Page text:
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I've recently learn that it's possible to @import .js files in a manner similar to css files (see S.O. Q/A here).

Now the task of knowing when and when not to @import.

It seems answer's a matter of the pros/cons between number of page requests and size of the requests. Should only large .js files be added to pages conditionally and smaller ones globally imported? If so, what is a good general file-size cut-off limit?

An example:
Should a script like Fit Vids .js (which unminified is 2.698 kb) be included via @import for a site that only has videos on some pages? Or should it be conditionally added (via manual methods or dynamic logic - is there any such script to conditionally load .js?) for only pages with videos?

share|improve this question
    
@import can only be done with .js via a framework such as mixture, not with plain vanilla js – David Chase Mar 14 '14 at 5:39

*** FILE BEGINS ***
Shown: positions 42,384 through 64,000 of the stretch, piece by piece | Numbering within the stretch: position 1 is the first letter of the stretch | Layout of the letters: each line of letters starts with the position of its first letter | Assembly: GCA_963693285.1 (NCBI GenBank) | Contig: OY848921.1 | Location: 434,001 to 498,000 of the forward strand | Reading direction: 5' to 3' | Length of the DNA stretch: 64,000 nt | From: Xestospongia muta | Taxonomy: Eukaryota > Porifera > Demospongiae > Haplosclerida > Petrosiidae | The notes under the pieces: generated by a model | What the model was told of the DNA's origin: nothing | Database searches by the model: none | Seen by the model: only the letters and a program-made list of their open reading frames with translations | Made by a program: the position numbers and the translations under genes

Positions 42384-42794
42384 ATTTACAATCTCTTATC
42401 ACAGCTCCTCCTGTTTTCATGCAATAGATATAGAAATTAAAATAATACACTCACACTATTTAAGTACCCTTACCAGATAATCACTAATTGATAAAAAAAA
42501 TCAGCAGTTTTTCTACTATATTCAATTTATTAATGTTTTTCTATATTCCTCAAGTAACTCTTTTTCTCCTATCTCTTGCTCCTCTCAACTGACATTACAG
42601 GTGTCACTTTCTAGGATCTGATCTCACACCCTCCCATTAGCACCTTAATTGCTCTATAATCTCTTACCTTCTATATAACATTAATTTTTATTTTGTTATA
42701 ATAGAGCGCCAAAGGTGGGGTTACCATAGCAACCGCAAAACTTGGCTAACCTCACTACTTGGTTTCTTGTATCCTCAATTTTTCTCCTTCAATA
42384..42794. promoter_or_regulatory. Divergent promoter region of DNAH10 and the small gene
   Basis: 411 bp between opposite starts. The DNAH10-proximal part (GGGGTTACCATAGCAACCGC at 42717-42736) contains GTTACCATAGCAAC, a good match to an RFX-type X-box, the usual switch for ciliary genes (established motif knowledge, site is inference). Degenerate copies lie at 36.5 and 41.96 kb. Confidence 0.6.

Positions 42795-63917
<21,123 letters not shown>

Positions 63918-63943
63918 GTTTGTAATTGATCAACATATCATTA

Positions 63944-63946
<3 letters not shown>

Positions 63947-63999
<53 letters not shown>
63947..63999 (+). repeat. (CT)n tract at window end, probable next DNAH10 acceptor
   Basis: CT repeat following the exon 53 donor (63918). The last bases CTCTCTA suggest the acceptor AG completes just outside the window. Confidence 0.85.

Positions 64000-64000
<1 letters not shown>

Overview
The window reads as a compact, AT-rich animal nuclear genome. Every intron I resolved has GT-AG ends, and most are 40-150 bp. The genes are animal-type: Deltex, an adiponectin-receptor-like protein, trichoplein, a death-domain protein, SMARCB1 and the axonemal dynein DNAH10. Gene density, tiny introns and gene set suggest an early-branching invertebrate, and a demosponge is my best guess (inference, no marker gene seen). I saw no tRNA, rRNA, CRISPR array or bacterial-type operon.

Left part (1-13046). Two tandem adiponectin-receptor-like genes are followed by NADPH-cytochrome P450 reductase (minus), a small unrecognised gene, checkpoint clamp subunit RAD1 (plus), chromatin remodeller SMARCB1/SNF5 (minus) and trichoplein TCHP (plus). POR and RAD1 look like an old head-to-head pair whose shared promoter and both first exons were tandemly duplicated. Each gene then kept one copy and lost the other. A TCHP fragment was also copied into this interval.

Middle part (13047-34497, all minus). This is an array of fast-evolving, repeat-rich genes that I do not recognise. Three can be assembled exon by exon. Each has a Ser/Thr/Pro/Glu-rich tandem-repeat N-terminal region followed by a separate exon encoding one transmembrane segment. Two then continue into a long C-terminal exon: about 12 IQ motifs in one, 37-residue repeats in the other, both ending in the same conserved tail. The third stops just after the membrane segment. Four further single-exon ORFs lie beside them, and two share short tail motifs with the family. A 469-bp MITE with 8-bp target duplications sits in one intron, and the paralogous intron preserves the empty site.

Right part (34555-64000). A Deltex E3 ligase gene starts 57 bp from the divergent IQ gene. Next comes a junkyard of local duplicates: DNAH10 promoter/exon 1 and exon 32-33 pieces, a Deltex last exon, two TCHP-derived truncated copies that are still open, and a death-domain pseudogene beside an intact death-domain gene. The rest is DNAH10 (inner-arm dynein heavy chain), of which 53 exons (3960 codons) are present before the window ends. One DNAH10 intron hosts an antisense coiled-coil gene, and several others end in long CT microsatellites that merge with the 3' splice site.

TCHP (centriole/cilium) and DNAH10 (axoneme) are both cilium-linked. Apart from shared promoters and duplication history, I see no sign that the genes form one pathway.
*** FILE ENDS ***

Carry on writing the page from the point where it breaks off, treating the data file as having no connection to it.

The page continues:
right, but even if using a different method (many are given in these answers) to achieve the same results, the question of "when and when not to?" still remains. – Isaac Gregson Mar 14 '14 at 5:45
    
what do you mean specifically? injecting scripts onto the page as opposed to including them via <script></script> ? – David Chase Mar 14 '14 at 5:48
    
no, not injecting vs including. I mean combining into one global script file vs including via multiple script files (all using <script></script>) – Isaac Gregson Mar 14 '14 at 5:54
    
more scripts per url=better gzip perf, but it would be nice to fire domcomplete without loading more than 100kb... – dandavis Mar 14 '14 at 6:07

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